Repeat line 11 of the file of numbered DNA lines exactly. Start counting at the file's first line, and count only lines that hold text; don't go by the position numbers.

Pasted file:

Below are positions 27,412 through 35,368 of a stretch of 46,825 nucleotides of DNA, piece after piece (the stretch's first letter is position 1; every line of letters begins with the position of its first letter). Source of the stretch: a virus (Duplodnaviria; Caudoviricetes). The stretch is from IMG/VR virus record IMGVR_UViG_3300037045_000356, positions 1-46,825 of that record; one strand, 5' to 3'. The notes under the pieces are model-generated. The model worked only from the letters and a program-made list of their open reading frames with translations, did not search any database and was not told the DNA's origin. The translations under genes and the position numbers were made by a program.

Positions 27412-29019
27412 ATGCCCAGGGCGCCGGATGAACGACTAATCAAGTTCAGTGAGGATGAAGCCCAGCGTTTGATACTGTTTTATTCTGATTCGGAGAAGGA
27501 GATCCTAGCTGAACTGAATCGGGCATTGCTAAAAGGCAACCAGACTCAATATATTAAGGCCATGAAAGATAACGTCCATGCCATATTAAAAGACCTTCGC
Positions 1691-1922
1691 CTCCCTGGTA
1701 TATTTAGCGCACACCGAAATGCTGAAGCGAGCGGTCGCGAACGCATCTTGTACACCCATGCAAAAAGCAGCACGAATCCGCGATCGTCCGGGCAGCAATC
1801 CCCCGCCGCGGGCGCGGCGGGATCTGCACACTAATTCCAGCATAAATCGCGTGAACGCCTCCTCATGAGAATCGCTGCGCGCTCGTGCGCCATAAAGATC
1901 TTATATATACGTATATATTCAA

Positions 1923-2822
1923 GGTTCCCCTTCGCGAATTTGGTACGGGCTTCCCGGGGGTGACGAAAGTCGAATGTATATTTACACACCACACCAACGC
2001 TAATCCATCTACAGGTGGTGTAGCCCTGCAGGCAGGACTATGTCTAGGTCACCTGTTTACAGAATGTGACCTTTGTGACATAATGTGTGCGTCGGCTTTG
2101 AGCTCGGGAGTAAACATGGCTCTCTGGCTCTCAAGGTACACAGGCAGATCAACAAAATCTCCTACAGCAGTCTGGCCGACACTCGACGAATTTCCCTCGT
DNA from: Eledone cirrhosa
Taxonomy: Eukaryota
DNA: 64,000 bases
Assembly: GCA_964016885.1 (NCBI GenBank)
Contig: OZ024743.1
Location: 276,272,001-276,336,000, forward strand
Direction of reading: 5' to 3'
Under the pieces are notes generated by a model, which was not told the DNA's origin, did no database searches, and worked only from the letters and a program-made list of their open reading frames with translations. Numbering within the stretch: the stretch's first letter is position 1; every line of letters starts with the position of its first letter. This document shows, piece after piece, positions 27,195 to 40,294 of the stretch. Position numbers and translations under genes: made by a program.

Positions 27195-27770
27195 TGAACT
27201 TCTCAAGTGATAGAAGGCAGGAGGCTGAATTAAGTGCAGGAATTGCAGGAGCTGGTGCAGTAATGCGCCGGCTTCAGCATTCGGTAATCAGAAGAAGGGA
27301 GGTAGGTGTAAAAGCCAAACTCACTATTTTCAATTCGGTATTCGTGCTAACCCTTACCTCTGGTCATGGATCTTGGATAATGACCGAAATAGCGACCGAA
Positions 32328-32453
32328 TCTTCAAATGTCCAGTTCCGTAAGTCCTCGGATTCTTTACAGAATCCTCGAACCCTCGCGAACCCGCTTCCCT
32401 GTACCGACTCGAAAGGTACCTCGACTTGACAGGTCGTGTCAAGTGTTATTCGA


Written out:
1923 GGTTCCCCTTCGCGAATTTGGTACGGGCTTCCCGGGGGTGACGAAAGTCGAATGTATATTTACACACCACACCAACGC